EPA Offers up to $80,000 to Communities to Develop Air Sensor Data Best Practices

By Ann Dunkin, Chief Information Officer


Application Deadline: October 28, 2016
Announcement of Winners: Around December 1, 2016
Initial award: Up to $40,000 each to two communities to deploy air sensors, share data with the public, and develop data management best practices from sensors
Additional funding: Up to $10,000 each to the winning communities in 2017 based on  their accomplishments and collaboration.

To learn more, visit the Smart City Air Challenge website.

I came to the EPA with a firm belief that data can make a difference in environmental protection. Since I’ve been here I’ve found that communities are leading the way by using data to understand local conditions and operate efficiently. That’s why I’m excited to announce EPA’s Smart City Air Challenge.

This new challenge encourages communities to install hundreds of air quality sensors and manage the resulting data. EPA is offering two communities up to $40,000 each to work with their residents to crowdsource air quality data and share it with the public online. The projects will give individuals a role in collecting the data and understanding how environmental conditions affect their health and their community.

Air quality sensors are becoming less expensive and people are beginning to use them to measure pollution levels in their neighborhoods and homes. They’re developing rapidly, but most sensors aren’t ready for regulatory use. However, by networking these devices, communities can better understand what is happening at the local level. Communities will figure out where to place the sensors and how to maintain the devices. It’s up to each community to decide what pollutants they want to measure.

The prize funds serve as seed money, so communities will need to partner with other parties, such as sensor manufacturers, data management companies and universities. These partners can provide resources and expertise in topics where communities lack experience. In doing so, communities will learn how to use data analytics, which can be applied to other aspects of community life.

What does EPA get out of this? We’ll learn how communities collect, store and manage large amounts of data. We’ll also get a better understanding of the quality of data communities collect using sensors for non-regulatory purposes. We’ll see how communities transfer data from sensors to databases and visualize the results. Finally, the sensors will produce as much as 150 gigabytes of open data a year —data anyone can use.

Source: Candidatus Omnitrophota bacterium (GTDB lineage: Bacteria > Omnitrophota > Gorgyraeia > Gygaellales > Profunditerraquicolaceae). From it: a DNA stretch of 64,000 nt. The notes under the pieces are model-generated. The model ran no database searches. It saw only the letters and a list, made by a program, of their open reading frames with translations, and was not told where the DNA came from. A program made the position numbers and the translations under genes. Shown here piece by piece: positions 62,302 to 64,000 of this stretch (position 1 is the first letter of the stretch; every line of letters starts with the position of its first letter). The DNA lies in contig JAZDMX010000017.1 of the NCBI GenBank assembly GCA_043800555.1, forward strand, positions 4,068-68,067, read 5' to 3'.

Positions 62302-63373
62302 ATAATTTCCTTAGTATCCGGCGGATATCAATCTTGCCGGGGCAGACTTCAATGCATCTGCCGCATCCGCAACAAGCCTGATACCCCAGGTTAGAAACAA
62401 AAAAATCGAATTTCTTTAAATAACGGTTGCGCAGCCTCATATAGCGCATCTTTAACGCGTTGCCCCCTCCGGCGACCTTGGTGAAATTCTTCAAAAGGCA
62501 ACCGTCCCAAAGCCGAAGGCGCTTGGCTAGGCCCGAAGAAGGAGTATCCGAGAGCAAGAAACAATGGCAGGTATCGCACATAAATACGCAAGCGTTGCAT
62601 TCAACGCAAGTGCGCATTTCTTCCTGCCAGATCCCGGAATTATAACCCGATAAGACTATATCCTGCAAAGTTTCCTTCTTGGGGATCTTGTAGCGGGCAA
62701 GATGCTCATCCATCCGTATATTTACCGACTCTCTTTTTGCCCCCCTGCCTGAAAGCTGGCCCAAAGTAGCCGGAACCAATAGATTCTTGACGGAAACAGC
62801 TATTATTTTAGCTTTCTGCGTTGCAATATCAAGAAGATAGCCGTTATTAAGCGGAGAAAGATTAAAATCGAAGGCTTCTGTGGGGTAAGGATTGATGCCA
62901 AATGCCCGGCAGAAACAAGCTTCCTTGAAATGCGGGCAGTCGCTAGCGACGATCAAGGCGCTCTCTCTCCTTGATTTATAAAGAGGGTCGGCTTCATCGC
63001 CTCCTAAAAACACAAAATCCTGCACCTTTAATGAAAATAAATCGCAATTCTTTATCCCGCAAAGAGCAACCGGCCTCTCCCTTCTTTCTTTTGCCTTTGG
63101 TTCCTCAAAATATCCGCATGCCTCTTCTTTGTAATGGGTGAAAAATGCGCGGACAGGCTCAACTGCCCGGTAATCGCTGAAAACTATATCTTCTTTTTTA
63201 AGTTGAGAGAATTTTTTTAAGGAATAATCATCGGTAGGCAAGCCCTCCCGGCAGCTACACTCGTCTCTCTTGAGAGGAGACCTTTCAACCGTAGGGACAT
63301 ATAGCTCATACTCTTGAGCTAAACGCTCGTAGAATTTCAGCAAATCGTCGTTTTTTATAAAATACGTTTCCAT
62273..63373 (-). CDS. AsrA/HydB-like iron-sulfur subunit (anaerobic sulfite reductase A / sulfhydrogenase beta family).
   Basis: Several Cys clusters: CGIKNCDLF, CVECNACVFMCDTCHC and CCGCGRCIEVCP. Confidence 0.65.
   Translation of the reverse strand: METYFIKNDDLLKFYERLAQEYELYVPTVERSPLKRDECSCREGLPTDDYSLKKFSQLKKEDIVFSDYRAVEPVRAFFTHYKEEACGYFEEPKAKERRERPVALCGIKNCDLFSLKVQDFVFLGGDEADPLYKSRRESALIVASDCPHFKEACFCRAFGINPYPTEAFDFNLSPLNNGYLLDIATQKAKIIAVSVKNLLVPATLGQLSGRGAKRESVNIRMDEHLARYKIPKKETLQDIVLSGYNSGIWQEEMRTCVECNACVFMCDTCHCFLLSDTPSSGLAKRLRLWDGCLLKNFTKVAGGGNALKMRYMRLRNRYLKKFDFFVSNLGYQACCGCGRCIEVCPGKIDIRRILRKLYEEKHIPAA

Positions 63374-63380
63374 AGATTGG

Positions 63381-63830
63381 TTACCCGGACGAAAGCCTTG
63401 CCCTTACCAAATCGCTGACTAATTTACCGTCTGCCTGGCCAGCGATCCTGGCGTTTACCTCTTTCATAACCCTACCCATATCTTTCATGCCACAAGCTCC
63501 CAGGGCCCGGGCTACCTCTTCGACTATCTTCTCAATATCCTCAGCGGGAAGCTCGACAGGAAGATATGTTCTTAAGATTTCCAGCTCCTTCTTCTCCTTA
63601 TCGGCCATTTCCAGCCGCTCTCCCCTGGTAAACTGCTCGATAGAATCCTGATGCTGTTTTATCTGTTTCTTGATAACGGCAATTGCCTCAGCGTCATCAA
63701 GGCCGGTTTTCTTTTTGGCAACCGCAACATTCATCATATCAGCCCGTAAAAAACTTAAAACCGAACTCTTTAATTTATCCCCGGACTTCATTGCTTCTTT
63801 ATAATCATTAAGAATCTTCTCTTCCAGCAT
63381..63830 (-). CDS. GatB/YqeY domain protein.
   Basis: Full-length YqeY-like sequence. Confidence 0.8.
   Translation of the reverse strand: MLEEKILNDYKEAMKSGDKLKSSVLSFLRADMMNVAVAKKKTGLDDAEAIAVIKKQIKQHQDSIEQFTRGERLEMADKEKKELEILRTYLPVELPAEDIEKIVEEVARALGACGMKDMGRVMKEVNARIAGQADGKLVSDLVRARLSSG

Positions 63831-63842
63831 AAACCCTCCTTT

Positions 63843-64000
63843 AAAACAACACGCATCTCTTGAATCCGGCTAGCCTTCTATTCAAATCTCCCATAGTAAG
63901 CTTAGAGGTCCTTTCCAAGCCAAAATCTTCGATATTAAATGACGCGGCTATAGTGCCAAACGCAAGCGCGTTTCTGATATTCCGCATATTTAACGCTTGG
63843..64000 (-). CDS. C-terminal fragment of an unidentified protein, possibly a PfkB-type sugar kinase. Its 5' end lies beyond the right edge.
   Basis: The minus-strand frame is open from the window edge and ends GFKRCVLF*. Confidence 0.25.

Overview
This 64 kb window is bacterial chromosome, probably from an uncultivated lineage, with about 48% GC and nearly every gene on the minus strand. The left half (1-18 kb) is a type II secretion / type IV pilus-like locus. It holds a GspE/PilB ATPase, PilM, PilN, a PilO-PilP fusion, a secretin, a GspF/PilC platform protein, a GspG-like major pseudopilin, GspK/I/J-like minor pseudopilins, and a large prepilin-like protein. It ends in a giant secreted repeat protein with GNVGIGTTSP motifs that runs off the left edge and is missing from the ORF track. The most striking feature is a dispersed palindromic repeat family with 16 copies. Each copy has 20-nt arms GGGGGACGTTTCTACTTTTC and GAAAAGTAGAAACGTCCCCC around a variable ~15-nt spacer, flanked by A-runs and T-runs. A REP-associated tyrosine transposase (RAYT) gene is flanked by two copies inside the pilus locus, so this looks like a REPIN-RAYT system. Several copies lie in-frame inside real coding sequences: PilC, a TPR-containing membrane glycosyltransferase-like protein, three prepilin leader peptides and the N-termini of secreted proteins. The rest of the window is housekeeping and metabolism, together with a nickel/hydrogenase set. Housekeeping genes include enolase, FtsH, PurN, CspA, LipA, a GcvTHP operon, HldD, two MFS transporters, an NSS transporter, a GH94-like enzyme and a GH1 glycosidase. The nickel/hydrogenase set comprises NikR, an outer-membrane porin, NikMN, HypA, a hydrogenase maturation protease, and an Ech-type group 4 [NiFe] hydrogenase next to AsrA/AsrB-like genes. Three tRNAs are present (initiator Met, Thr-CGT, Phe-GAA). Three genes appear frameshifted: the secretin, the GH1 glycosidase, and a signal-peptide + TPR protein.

EPA Administrator Gina McCarthy often says communities are “incubators for innovation.” We’re hoping the challenge will inspire communities to come up with innovative approaches for managing data so their residents and other communities can benefit. Show us how it’s done.

Editor's Note: The views expressed here are intended to explain EPA policy. They do not change anyone's rights or obligations.

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EPA Wants Creative Solutions to a Common Problem

By Dustin Renwick

Flushing is the easy part. What happens in our sewer systems after that remains unseen, hidden in the aging network of millions of miles of underground pipes.

Sometimes the pipes overflow due to heavy rain and storms. In fact, the Cincinnati area’s combined sewer systems discharge about 16 billion gallons of raw sewage mixed with storm water in just one year. This gunk pollutes local streams and rivers, as we’ve explained before.

One problem in reducing stormwater overflows is a lack of real-time information. In many areas, sewage overflows require manual monitoring from local utilities. Meanwhile, some wireless sensors do exist, but their cost remains prohibitively high for wide use.

EPA has partnered with Cincinnati Innovates, the Cincinnati Metropolitan Sewer District, and the Northern Kentucky Sewer District 1 to launch a new challenge that calls for creative thinkers and fresh ideas.

The challenge will reward designs that create inexpensive, low-maintenance sensors to help monitor sewer overflows. This new generation of sensors would allow companies to improve their operational efficiency and meet sewer overflow requirements set by the Clean Water Act.

EPA will reward $10,000 for at least one submitted  solution. The challenge closes Sept. 2.

Editor's Note: The opinions expressed here are those of the author. They do not reflect EPA policy, endorsement, or action.

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